I am proud to have worked and walked the journey of prison journalism with a remarkable group of men for the past five years. These dedicated men have produced the award winning San Quentin News while also balancing college and rehabilitative programs.
That hard work has paid off for some of those in the newsroom: Six of our fellow staff members received commutations from former Gov. Jerry Brown, while other staff members have been “found suitable” by the parole board and are home now.
I am honored to have my name recently added to the distinguished list of editors- in-chief of San Quentin News. Coming off a Level Four yard with a life sentence, I never thought I would find more to my life than just doing time.
I thought I was OK because I was functioning. I wasn’t self-medicating with drugs or prison wine. I still had my hard exterior, but I was dead inside.
I locked up a lot of the real me. I didn’t know what “making amends” was until I came to San Quentin. The first day I arrived, my old cell-mate from Calpatria State Prison, Rahsaan (“New York”) Thomas, asked me to help cover a baseball game in which the prisoners were playing a team from outside, an event that would be unheard of in my former prison world.
Thomas told me to inter- view those people. My mouth dried up, and I realized I haven’t talked with anybody besides prisoners and guards for more than 15 years. That was my introduction as a reporter. I had to learn the power of capturing history and fairness, no matter if you like a topic or not.
I have been working for the paper for five years now, after beginning as a member of the Journalism Guild and working my way up to become the Journalism Guild Chairman. I learned the importance of telling our stories.
When we produce this paper, we do have all of you in mind, your families and ours and those who have paroled and are trying to reintegrate back into society.
We read all your letters, your complaints, support and grievances. We want you to know and understand that we are a news agency; it’s our responsibility to report on different aspects of our prison life. Our mission statement is to report on rehabilitative efforts to increase public safety; that is our task.
Some question us on why we are reporting on sports and entertainment? I would like to say San Quentin has a long history of entertainers performing within the prison –from Eartha Kitt, Tennessee Ernie Ford, Johnny Cash, B.B. King, Common and many others.
By coming in to entertain us, these visitors give us a sense of normalcy. It is a moment in time to allow us to imagine being free. These same people are using their celebrity status on behalf of criminal justice reform, including Kim Kardashian, Common, J. Coles and many others we have covered in the San Quentin News.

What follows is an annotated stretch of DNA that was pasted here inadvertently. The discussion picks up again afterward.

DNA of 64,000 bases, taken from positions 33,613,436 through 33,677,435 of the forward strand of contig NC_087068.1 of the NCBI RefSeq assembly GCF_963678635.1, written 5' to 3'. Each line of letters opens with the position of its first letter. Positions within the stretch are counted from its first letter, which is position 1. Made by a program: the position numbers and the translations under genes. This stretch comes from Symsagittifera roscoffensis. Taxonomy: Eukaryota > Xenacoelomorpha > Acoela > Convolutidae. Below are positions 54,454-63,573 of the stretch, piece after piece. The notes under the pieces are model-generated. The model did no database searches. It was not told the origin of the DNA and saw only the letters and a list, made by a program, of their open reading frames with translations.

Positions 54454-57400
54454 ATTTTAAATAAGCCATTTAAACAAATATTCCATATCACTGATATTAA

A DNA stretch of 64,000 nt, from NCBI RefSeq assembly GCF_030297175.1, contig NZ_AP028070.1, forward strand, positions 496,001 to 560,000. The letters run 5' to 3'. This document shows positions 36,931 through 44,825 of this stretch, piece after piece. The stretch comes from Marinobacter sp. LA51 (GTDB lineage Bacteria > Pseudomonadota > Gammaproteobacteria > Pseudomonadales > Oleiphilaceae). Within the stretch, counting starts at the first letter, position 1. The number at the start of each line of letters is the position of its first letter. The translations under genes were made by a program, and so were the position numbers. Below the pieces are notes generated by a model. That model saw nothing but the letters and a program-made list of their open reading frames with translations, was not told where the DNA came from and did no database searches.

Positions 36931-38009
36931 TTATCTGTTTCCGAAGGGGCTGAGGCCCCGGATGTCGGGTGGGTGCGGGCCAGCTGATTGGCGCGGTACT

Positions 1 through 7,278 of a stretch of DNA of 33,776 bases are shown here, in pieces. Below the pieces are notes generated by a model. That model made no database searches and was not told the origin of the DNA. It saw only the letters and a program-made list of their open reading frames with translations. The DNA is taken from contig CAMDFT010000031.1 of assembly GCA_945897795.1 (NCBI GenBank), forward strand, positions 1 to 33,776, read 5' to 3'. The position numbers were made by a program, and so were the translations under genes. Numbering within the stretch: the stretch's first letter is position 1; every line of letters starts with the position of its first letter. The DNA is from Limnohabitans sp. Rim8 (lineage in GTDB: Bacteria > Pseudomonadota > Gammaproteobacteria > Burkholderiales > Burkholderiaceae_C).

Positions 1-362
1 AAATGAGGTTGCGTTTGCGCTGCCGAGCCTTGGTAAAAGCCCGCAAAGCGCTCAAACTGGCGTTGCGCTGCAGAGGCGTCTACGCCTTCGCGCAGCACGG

Bob Meyers, Golden State Warriors general manager, and Eric Reid, former 49ers safety, who took a knee with Colin Kaepernick, sat on a Sports and Social Justice Roundtable at San Quentin that was moderated by Van Jones, a CNN political commentator and founder of #Cut50, an organization to reduce U.S. prison population by 2050.
These people make contributions beyond sport and play by adding their voices to our cause. Meyers gave a former San Quentin resident a shot at the D-League. Golden State Warriors star Kevin Durant produced a documentary, called “Q-ball,” about the basketball program here and its rehabilitative nature.
We recently hosted a team of CDCR recreational coaches from around the state prisons system to discuss how they could bring some of these sports programs to their institutions. We continue to work to show that change is possible for those who want it.
Some readers want more legal advice, but not one of us is a lawyer, and we wouldn’t want to misdirect anyone.
But we will always report on CDCR policy changes and any new laws that are passed. Believe me, we hear you— and we are doing time just as you are.
Even if you don’t like something or someone, it is not for us to take away their voice. Our stories are intended to give voice to all of our audience, including volunteers, staff and administration.
San Quentin News has been working for our incarcerated population since its revival in 2008 and that’s more than a decade. Our staff will continue to get a newspaper out and into your hands, despite lock-downs, quarantines and searches.